The other option would be to change the context that caused this debacle in the first place, working to decrease the income gap in America, increase awareness around issues of gender identity and expression, and separating money and politics. Those are larger projects that would definitely help out, but an inclusive ENDA is a fine short-term goal.

(Photo unattributed from Gay City News)


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I don't think the protest will do too much. A small percentage of the LGBT community even knows it happened. You can only apply a public shaming if the public knows about it.

Brynn Craffey Brynn Craffey | November 26, 2007 10:54 AM

You can only apply a public shaming if the public knows about it.

But isn't publicizing the issue part of what the protest was about?

I dunno Bil, it did get coverage on one of the top rated GLBTQ blogs in the country. Not bad for 25 people with giant pink 'fuck you' signs.

At the very least the threat of protests like this one forced HRC to shutdown their TDOR vigils in cities like DC where a coalition of local organizations were already planning their own. And that alone is something I am excited about.

I dunno Bil, it did get coverage on one of the top rated GLBTQ blogs in the country.

Awww! Thanks Nick!

I've found that publicizing the issue is best done before the event though, Brynn. How many times have you seen a protest happen and then the media reshapes it according to the spin they want to put on it or because they thought they "knew" the story when they actually didn't. Living in Middle America I can't tell you the number of well-meaning reporters that still use "lifestyle" or "sexual preference."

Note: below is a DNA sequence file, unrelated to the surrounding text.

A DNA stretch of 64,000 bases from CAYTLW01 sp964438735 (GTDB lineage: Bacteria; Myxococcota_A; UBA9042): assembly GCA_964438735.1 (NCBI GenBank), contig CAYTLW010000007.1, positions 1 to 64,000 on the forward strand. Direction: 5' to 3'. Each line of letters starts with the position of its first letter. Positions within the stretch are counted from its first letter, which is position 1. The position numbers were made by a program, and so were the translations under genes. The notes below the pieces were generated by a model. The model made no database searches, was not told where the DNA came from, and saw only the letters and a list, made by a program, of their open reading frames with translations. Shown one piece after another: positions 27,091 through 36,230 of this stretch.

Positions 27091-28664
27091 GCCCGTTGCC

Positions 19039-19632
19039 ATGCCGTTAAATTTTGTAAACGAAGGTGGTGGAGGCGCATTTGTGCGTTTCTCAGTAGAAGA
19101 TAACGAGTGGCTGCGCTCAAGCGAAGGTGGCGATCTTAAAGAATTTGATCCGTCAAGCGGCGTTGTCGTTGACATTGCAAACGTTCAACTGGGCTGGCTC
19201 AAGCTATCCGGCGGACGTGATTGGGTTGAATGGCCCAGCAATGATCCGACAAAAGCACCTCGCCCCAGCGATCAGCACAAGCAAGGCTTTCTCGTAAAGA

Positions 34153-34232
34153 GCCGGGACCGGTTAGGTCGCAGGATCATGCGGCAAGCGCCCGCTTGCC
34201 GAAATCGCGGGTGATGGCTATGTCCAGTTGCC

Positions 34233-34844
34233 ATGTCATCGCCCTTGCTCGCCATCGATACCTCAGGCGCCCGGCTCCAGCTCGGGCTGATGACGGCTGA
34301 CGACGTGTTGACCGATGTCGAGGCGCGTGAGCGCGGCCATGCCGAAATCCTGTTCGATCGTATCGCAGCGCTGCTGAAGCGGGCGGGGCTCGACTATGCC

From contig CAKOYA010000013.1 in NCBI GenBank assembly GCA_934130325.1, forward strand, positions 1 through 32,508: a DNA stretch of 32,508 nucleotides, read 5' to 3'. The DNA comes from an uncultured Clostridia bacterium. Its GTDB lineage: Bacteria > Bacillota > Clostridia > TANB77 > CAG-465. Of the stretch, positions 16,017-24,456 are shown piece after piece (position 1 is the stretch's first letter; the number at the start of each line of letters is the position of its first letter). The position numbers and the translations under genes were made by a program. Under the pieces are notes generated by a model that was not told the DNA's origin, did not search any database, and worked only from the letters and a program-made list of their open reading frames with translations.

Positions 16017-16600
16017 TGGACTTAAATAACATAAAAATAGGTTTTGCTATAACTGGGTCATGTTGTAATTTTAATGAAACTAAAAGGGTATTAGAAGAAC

Nick, I think we're back to Eric Leven's post about TDOR now. Is it necessarily a good thing that HRC's TDOR ceremony got shut down? Isn't it better to have as many groups as possible recognizing the day? Granted, HRC joined other orgs in DC to honor the dead, but what about those of us in Middle America that don't have big trans groups or even big LGBT groups? In a lot of our cities, HRC is the big group via their local chapters.

Here in Indiana, for example, the Equality group has pissed off so many volunteers and activists that HRC regularly gets out more volunteers than they do. Did the Equality group do anything for TDOR? Nope. Did HRC? Nope. Thankfully, Indiana has one of the best trans groups in the country headquartered here that always holds a beautiful ceremony. But what about some of the other states? Montana? Wyoming? Iowa? In some of these states HRC is just about the only presence...

I guess I'm just not sure that shaming HRC into dropping TDOR ceremonies is the ultimate goal for our movement. That seems as if we're telling them "You're not good enough to be part of our remembrance." Because once we start distinguishing who can and can't honor our dead we've started down a slippery slope.

What about drag queens high on drugs who pick up a straight trick? Do they deserve to die and not be remembered for putting themselves at risk? What about members of the LGBT community who aren't too hip on the T. If they decide to attend should we bar them for not supporting the community beforehand?

I just think the whole thing was a bad idea. Any other day of the year? Fine. Do your pre-event publicity and make it a media circus. But on TDOR? Not so much. It just leaves a bad taste in my mouth.

Alex-
You're welcome!

Bil-
Oh no, I don't know if I can handle returning to Eric's post. Ha! Anyway, all I said was it's a good thing that HRC cancelled vigils specifically in cities where local organizations, particularly trans organizations, were planning their own. That may not be the "ultimate goal for our movement" but I do believe it's an important step in recognizing the importance of grassroots, community-driven organizing over national nonprofit lobbying.

I can understand why the protest on TDOR left a bad taste in your mouth, and that is fine. But arguing that protests in general are ineffective tools for publicizing an issue is silly. You know as well as anyone else that the queer liberation movement is filled with protests, direct action, and civil disobedience specifically designed to gain public attention. That’s certainly not a new idea being tried out by the Joe Must Go crew. So hate on them for disrupting TDOR, but don’t hate on them because they chose to protest under the flimsy argument that they’ll have to face the possibility that a reporter might refer to them as members of the gay “lifestyle” instead of just completely ignoring them altogether.

I think we're agreeing here Nick and just missing each other in the night. :) Two ships and whatnot...